Bangor University is flying the European Union Flag from the Main Arts building today, 9th May, to celebrate ‘Europe Day’ for the last time before the UK is due to leave the European Union in March 2019.
Europe Day, held on 9th May every year, celebrates peace and unity in Europe. The date marks the anniversary of the historical ‘Schuman declaration‘. At a speech in Paris in 1950, Robert Schuman, the then French foreign minister, set out his idea for a new form of political cooperation in Europe, which would make war between Europe’s nations unthinkable.
Ever since structural funds started supporting the Welsh economy to the tune of over £600m per year, Bangor University has been amongst the most successful UK education institutions in attracting monies to North Wales for a whole host of purposes, including projects such as the Menai Science Park on Anglesey, Pontio Arts and Innovation Centre in Bangor, and the Centre for Applied Marine Sciences in Menai Bridge.
Bangor has also benefited from winning research monies under the EU Horizon 2020 funding programme, and leads the flagship Knowledge Economy Skills Scholarship (KESS) project for eight Welsh universities. This project helps students undertake a PhD or Research Masters within organisations and businesses, the majority of which are based in the region. Now in its second phase, KESS has attracted over £70m grant funding to the Welsh higher education sector to date and this round is expected to deliver a total of 645 PhD and Masters projects.
In a statement to mark EU day, Bangor’s Vice Chancellor, Professor John G. Hughes, said: “EU funding has been vital to the university in terms of supporting our collaborative and fundamental research, raising skill levels amongst its students, supporting innovation as well as bringing substantial benefits to our wider community, in both economic and social terms.”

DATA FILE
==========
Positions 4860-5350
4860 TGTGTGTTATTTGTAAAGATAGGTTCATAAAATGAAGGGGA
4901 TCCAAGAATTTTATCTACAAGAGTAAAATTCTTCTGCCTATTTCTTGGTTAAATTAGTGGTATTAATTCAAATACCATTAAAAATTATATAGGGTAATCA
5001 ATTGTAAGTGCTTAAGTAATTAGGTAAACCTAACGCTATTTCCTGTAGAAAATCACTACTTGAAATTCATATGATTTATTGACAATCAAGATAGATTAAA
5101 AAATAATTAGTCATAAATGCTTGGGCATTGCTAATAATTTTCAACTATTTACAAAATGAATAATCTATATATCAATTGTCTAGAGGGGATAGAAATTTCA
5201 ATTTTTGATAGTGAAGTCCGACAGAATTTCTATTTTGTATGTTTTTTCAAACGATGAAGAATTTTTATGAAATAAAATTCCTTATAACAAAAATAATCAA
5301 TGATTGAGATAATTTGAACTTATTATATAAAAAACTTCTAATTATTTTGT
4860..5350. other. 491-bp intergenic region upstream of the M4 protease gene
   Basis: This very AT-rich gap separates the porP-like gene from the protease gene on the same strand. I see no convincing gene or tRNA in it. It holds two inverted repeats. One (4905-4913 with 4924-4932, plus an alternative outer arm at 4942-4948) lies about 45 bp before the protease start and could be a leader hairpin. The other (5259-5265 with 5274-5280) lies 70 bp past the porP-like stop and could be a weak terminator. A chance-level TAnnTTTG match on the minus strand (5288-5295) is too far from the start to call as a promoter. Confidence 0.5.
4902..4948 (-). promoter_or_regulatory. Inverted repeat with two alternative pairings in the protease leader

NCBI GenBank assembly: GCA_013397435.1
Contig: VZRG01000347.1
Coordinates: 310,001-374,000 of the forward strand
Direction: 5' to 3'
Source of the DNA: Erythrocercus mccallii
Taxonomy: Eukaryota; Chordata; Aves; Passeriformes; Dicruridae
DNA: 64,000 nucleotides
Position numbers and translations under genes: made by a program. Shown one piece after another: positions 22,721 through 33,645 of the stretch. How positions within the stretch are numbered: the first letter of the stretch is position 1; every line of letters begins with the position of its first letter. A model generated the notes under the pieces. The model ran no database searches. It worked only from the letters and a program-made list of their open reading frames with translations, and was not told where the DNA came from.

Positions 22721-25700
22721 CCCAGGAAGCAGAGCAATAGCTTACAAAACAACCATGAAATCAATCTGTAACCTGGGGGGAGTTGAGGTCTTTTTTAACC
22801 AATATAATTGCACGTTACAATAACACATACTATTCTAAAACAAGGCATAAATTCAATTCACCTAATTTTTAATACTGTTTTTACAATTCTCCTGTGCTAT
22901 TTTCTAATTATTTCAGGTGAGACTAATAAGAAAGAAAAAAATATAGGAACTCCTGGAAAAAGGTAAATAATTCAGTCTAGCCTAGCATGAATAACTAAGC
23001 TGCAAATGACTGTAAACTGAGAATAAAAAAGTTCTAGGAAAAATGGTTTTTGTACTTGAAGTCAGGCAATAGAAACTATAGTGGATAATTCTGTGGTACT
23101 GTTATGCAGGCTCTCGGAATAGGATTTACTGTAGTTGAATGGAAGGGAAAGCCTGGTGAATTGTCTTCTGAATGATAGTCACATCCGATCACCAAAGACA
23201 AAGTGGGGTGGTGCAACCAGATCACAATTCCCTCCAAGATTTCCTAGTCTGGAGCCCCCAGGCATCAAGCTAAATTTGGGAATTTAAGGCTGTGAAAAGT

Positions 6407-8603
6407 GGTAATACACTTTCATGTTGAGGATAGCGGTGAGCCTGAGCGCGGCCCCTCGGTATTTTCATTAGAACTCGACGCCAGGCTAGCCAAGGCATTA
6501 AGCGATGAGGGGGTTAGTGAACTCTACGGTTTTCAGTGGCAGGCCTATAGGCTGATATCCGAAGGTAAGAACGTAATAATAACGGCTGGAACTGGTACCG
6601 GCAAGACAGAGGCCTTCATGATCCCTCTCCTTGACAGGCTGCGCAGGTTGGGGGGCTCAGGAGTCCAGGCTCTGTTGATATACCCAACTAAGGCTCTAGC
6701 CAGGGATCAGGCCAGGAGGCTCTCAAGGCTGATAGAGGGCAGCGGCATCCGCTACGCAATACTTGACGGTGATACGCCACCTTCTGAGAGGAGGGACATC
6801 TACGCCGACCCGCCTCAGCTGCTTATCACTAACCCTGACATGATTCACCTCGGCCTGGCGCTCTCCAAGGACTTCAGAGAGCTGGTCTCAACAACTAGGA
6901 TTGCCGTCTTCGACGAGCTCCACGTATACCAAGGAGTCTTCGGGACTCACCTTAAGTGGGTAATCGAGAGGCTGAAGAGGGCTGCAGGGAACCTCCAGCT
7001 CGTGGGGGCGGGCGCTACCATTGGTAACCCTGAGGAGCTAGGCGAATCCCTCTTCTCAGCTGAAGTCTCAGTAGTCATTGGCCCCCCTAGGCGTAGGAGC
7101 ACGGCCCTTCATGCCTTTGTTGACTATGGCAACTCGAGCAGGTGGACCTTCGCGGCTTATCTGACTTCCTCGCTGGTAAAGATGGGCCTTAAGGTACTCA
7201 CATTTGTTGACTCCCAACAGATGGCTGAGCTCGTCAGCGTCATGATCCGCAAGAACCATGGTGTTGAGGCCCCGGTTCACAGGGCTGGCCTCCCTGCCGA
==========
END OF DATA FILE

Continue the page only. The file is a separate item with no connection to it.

Today, the university leads or is a partner in an exciting portfolio of EU funded projects totalling around £43m, with a further £20m worth of projects in the pipeline extending out to 2022. This funding helps attract additional external funding to the university. For example, the Pontio project attracted an additional £15m of Welsh Government Strategic Capital Investment Funding, as well as significant ongoing support from Arts Council of Wales (ACW), and project-based funding from charitable Trusts such as the Big Lottery.
One exciting facility that has attracted £5m EU funds recently is the Centre for Environmental Biotechnology (CEB) which will work with businesses to discover how to create and extract new proteins and enzymes from organisms that thrive in extreme environments – for example, at the ocean floor, or at very high temperatures such as around volcanoes. If commercialised, these may actually help reduce energy use and costs in everyday processes such as household and commercial cleaning, or help break down packaging which is currently non-biodegradable, and so on.
European Regional Development and Social Funds have stimulated Bangor University to work specifically and extensively with Wales’s Small to Medium Enterprises (SMEs), in terms of collaborative research, knowledge transfer and higher level skills development; this is a particular strength of Bangor, which has an excellent track record of working with Welsh business.
Finally, Bangor University is known as an International University for the Region, and we have a proud record of attracting international students to the city, including from the EU. Exchange programmes like Erasmus+ have enabled students to enjoy part of their studies here in North Wales, as well as giving our own people the opportunity to study, work and teach abroad in some of Europe’s most prominent university cities.
The EU Flag flying at Bangor University today (Photo James Goodman)